I took the little scroll . . . and ate it. It tasted as sweet as honey in my mouth, but when I had eaten it, my stomach turned sour.
Let’s reflect some more today on what it can mean to say that the good-news message of salvation (represented by the little scroll) is sweet and sour.
When John, the narrator of this story, asked the angel to give him the little scroll, he was told, “Take it and eat it. It will turn your stomach sour, but ‘in your mouth it will be as sweet as honey.’”
We like the “sweet as honey” part, but we don’t like the idea of a sour stomach. Couldn’t the good news of God just linger in our mouths and not sink down deep inside?
When I think about this, I am reminded of my friend Nuygen who, as an adult, came to know Jesus as his Lord and Savior. Nuygen took in the good news and savored it. He read God’s Word, the Bible, and he studied it and loved it.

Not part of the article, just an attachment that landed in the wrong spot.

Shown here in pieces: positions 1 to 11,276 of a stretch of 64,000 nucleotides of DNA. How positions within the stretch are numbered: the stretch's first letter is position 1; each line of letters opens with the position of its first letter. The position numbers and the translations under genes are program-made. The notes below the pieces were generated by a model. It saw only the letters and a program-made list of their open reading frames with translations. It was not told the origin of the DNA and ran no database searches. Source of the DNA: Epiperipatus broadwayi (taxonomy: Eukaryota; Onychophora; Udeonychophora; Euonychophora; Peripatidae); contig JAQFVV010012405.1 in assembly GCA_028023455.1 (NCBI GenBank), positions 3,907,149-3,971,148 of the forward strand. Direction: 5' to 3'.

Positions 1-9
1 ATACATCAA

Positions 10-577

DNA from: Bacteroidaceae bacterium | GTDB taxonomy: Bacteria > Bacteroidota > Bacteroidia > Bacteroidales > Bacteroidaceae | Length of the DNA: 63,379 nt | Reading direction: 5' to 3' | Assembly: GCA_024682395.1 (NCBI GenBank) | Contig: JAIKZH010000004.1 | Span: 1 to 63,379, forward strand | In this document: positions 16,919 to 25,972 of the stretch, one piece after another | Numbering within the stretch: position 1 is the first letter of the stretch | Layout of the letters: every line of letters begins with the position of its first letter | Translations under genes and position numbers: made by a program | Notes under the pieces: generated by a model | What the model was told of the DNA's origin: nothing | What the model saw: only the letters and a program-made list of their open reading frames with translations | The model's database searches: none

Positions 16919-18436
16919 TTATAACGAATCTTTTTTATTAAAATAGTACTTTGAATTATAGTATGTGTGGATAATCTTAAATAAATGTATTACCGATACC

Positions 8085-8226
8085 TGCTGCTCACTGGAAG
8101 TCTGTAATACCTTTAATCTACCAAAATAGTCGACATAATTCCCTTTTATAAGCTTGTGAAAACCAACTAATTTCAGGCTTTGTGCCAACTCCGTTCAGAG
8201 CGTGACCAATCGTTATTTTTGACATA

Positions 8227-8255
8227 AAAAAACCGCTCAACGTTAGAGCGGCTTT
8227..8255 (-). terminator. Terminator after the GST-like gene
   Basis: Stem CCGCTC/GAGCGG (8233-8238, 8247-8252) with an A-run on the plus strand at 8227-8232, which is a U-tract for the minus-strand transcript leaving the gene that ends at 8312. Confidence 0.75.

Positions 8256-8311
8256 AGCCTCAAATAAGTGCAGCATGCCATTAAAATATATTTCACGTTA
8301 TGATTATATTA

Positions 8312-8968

Then one day he reflected on Jesus’ teaching that says, “Love your enemies and pray for those who persecute you” (Matthew 5:44). Nuygen had grown up in Vietnam in the 1970s, and his body still carried scars inflicted by ruthless enemies. Now the good-news message, which had tasted so sweet, turned sour in his stomach. Nuygen’s memories of those scars gave him deep pain and bitterness and anger. But, in Christ, his faith grew stronger as his anger turned to forgiveness.
Faith in Jesus requires letting God’s Word sink deep down inside us to change us, wherever we may need to be changed—and healed.
Spirit of God, sink your Word deep inside me to make changes where I need them. Amen.